|Where did the sports facilities go?
|Posted March 13, 2009
The recent construction of the Campus Center, the troubled economy and ULV’s issues with deferred maintenance have left various ULV sports teams displaced.
In fall 2007 the University turned the tennis courts into a parking lot, forcing the tennis team to go elsewhere to practice and play ever since.
For quite some time, the track and field team has not been able to compete on its home track, because it is difficult for the track players to run on its uneven surface – and the track doesn’t meet NCAA regulations. This problem stems from an engineering error that took place in 1972 when the Supertents were built. First Street was effectively buried intact under the track. With the construction of the Tents on the previous track site, and the subsequent move of the track to its present location in the early 1970s, the street under the field was not removed. Consequently the underlying asphalt traps rainwater and causes it to percolate back to the surface causing it to bubble up.
Recently the baseball team is also having some problems. The construction of the Campus Center has blocked direct access to the bleachers, forcing spectators to enter the stands by walking right across the field in between innings.
This could slow the pace of the game, it affects the baseball players’ warm up between innings, and makes it tough to go out and get foul balls from the construction site. The players have to wait to return the baseballs during the game.
One would think these pressing sports issues would trigger some action. But the tough economy is only making matters worse. The school is having a hard time coming up with money to fix these problems.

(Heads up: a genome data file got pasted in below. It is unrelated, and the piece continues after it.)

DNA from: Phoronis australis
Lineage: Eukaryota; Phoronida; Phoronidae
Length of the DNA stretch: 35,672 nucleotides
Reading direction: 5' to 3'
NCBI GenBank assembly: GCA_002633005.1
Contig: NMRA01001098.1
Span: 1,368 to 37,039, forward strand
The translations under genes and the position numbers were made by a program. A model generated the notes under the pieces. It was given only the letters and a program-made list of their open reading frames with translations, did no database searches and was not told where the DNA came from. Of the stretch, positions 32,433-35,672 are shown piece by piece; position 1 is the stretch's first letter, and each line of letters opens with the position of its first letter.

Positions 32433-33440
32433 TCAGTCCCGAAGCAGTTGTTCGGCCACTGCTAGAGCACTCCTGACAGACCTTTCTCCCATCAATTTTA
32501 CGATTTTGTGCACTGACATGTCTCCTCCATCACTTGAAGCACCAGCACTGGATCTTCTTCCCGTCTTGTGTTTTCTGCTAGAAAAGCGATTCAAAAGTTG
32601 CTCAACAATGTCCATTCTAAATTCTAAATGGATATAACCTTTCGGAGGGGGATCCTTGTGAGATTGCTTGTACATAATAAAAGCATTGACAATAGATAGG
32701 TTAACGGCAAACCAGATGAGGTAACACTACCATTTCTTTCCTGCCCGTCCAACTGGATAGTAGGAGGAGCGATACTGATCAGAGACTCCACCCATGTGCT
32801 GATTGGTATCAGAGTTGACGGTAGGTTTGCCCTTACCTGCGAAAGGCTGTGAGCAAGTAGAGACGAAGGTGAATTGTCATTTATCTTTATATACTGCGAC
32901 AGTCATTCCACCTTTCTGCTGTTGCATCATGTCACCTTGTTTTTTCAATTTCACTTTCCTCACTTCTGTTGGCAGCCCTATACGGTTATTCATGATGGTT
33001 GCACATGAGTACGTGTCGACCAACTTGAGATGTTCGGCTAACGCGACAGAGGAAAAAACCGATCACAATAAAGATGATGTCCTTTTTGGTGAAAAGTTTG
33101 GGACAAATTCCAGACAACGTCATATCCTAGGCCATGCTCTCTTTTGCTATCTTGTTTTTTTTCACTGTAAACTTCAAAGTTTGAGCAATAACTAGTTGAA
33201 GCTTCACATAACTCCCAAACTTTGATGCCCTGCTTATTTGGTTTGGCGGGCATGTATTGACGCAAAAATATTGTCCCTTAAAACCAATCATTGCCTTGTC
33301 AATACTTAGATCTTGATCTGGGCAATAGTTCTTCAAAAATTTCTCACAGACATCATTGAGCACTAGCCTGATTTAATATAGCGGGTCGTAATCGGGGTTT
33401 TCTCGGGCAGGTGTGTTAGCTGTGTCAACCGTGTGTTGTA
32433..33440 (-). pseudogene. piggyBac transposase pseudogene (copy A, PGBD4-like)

And donors are not giving as much as they were before.
Although correcting the problems with the athletic fields, which in some cases means building entirely new fields, is on a priority list of projects, it may be several years before these issues are resolved according to Campus Development.
The school is focusing limited resources on other issues, namely getting the Campus Center up and running. There is not enough funding to resolve these sports issues just now.
The Campus Center is supposed to be a big draw to bring in new students.
However, we feel that functional, even attractive sports facilities are at least as important as a swanky new student center and would go a long way toward attracting new students.
Many thought the Brown Property, an off campus location on the other side of Arrow Highway, would be a solution for relocating these sports facilities, such as the tennis courts and track and field.
But currently the land is largely undeveloped and its future is uncertain.
Because of the bad economy, the University might plan on selling the property, and use the money to develop the east side of the canal.
The projected sports complex, which would be located south of Arrow Highway, would be intended to accommodate the softball team, baseball team, tennis facilities and any other miscellaneous sports activities.
However, the completion deadline of the sports complex has been postponed to January 2018.
Yes a student center may be an important addition to our small campus. It may even make the whole place look better.
However trading athletic fields and at-home games to pay for the shiny new center seems a high price.
Athletics is one of the things that drives many students to a certain college, and without athletic facilities here, prospective students may look to another college.
Also, since there is no funding available at this moment, the University should think of alternative, cheaper solutions in the mean time.
It is not fair for the athletic program to suffer.
Since the tennis and track and field teams do not have home games, many student fans will not attend these games because of the transportation issues and the inconvenience.
And these teams need all the support so they can get to achieve their maximum potential.
It is crucial that these sport facilities be given back to the players, in order for players to continue to become successful on the field.
We hope there are some solutions to these problems.